Text: Edgar Allan Poe, “Sonnet — Silence” (Text-F), The Raven and Other Poems (1845), p. 26


[page 26:]



THERE are some qualities — some incorporate things,

That have a double life, which thus is made

A type of that twin entity which springs

From matter and light, evinced in solid and shade.

There is a two-fold Silence — sea and shore —

Body and soul. One dwells in lonely places,

Newly with grass o’ergrown; some solemn graces,

Some human memories and tearful lore,

Render him terrorless: his name’s “No More.”

He is the corporate Silence: dread him not!

No power hath he of evil in himself;

But should some urgent fate (untimely lot!)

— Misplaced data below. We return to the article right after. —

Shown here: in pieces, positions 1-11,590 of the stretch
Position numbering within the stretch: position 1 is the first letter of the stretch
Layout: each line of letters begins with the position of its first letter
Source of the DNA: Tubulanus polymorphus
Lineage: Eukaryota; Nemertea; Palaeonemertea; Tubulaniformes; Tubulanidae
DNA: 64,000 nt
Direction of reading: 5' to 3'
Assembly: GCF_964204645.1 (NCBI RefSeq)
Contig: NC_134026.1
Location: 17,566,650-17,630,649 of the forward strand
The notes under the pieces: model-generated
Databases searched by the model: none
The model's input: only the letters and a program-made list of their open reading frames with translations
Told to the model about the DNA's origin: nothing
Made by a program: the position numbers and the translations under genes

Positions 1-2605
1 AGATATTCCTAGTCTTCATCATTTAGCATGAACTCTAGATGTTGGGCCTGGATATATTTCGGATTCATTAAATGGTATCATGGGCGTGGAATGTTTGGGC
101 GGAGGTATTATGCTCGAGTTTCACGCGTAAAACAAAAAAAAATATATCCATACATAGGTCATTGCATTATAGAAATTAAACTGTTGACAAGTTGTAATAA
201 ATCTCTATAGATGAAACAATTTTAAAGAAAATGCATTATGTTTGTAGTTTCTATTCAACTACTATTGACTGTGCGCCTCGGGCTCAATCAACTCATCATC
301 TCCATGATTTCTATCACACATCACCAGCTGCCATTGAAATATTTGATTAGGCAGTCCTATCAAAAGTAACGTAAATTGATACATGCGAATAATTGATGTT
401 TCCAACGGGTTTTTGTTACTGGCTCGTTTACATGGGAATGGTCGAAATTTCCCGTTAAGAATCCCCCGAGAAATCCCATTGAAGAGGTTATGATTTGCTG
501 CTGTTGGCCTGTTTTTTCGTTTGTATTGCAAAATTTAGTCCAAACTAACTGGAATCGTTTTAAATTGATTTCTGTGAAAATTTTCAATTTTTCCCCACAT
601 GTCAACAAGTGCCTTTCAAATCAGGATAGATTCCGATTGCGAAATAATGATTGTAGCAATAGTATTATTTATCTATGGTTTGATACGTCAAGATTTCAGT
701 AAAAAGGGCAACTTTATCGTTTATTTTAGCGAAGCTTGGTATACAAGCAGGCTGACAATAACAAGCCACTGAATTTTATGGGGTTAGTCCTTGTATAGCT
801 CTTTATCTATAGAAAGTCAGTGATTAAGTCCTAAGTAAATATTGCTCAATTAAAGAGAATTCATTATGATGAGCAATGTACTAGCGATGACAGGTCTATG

Bring thee to meet his shadow (nameless elf,

That haunteth the lone regions where hath trod

No foot of man,) commend thyself to God!



Poe uses the phrase “No More” in several other poems. What is interesting here is that it is used as a name, and thus foreshadows the suggestion that the title bird in “The Raven” bears the dread name of “Nevermore.”


[S:1 - RAOP, 1845 (fac, 1969)] - Edgar Allan Poe Society of Baltimore - Works - Poems - Sonnet — Silence (Text-F)